A Magazine of Literature, Science, and Art.
VOL. IX.-JUNE, 1857.-NO. LIV.
NOT far from the little village of Millwood,
in the Shenandoah Valley, stands an ancient mansion of peculiar interest. It is plainly a relic of the remote past-and the tall locusts, waving their broad boughs over the low roof, seem to murmur some inaudible history.
This ancient mansion was once the home of a nobleman who only chanced to live in Virginia, and did not directly influence in any considerable measure the events of the period in which he lived. And what, it may be asked, had Thomas, Lord Fairfax, Baron of Ca
meron, the Sixth of the name, of Greenway Court, in the Shenandoah Valley, to do with the history of his era ?-what did he perform? and why is a place demanded for him in our annals? The answer is not difficult. With this nobleman who has passed to his long rest, and sleeps, nearly forgotten, in the old church at Winchester, is connected a name which will never be forgotten-it was his to shape in no small measure the immense strength of George Washington; his band pointed attention to the rising planet of this great life, and opened its career toward the zenith. It shines now, the polar star of our liberties-set in the stormy skies of the revolution, it is the unchangeable guide of all who look toward it-no man now can obscure it, or increase its brilliance-as no cloud can dim it and yet once it was unknown and needed assistance-an assistance which Lord Fairfax afforded.
Any account of the youth of Washington must involve no small reference to the old fox-hunting nobleman, who took a fancy to him, when he was a boy of sixteen, and aided in developing his character. Fairfax not only thus shaped by his counsels the unfolding mind of the young man-he also placed the future leader of the American Revolution in the career which hardened his muscles, "toughened his manhood," and gave him that military repute in the public eye, which secured for him, at a comparatively early age, the appointment of Commander-in-chief over all competitors. First and last, Fairfax was the friend of Washington, and not even the struggle of the Revolution, in which they espoused hostile sides, operated to weaken this regard.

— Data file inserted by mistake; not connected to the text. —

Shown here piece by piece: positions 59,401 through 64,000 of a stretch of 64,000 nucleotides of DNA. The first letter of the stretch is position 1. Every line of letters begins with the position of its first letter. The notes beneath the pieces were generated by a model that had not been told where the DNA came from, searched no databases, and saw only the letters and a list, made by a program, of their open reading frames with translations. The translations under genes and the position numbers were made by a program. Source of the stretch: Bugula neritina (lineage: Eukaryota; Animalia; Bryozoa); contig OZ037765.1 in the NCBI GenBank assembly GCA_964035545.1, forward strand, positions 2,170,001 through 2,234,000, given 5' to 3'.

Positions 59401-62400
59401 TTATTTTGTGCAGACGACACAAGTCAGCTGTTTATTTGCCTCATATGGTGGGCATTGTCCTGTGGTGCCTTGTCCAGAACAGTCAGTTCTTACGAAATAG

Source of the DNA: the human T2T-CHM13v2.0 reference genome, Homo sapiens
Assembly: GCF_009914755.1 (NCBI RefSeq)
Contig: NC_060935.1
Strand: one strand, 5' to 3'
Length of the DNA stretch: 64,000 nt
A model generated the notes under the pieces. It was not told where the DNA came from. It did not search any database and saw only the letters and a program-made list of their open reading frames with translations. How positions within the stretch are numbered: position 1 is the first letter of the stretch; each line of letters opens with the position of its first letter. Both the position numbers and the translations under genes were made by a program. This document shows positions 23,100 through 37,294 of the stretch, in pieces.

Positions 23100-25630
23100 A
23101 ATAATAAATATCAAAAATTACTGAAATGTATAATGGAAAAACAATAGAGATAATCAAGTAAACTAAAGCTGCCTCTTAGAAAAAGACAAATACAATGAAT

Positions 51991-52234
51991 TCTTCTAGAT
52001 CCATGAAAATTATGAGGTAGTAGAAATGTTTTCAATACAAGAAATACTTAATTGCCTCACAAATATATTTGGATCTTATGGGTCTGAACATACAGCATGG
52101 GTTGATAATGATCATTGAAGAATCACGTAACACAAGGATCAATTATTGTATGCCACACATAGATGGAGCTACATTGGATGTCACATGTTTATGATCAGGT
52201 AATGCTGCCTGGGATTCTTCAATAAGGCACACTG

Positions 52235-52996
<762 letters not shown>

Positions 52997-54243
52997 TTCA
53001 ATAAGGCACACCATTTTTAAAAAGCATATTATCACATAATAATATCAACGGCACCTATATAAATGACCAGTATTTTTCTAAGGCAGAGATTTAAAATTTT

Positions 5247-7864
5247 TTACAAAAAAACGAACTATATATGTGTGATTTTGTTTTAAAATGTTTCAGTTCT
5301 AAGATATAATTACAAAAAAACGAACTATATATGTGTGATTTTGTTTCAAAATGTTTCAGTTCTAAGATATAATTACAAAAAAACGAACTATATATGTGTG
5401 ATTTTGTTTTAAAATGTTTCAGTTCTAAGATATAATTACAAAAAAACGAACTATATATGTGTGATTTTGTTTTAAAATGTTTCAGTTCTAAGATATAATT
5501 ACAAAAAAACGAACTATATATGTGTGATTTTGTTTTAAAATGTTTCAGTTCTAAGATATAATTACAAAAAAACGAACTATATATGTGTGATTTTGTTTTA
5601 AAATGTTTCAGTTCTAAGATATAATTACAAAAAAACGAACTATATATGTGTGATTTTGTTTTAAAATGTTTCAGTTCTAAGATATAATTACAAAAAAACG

Of this old nobleman, whose life has been little considered by the general reader, we propose to present an out line, involving some personal details, collected from books, and the traditions of the neighborhood in which he lived. We shall endeavor to give, however briefly, as faithful a sketch of him as the scattered records which remain will enable us and also to refer to some interesting events in the history of his family.
Let us look at this house, in which Thomas Lord Fairfax, the Sixth of the name, and Baron of Cameron, in the kingdom of Scotland, spent about thirty years of his life. In London, as will be seen, he was a fine gentleman-some
thing even resembling what we now call a "dandy"-and the edifice which we now gaze upon, "beyond the Blue Ridge of Mountains in North America," would no doubt have afforded a spectacle of the deepest interest to the pretty fellows and roystering "Mohocks" with whom his lordship associated in his early days-as well as to Mr. Joseph Addison, the writer of that entertaining series, "The Spectator," to which his friend Lord Fairfax contributed a paper or two. The fine gentlemen, the great writer, and the nobleman are all gonebut his house, "Greenway Court," remains for us.
It stands before us, on a green knoll, over whose soft turf droop the boughs of lofty locusts, and oak-trees-the former in the spring time almost hiding the low roof with fragrant masses of delicate pink blossoms. It is a long building, constructed of the limestone of the region-but a single story in height, with dormer windows, however, projecting far out from the roof, serving to light a second range of apartments. This roof slopes down into a long species of veranda, extending the whole length of the building, after the fashion of those old Virginia farm-houses, now so often met with on the roadsides, and employed for tavern-purposes. each end of the mansion is a chimney, studded with coops, around which swarm swallows and martins-and two wooden belfries are situate midway between-constructed probably by the original owner, to give the alarm in case of an inroad of the savages. The old bells ring no more-they are so old now, that their tongues are silent-but if they rang again, how strange would the chimes sound! how like the garrulous and cracked voices of age, telling of other days, and scenes that have passed!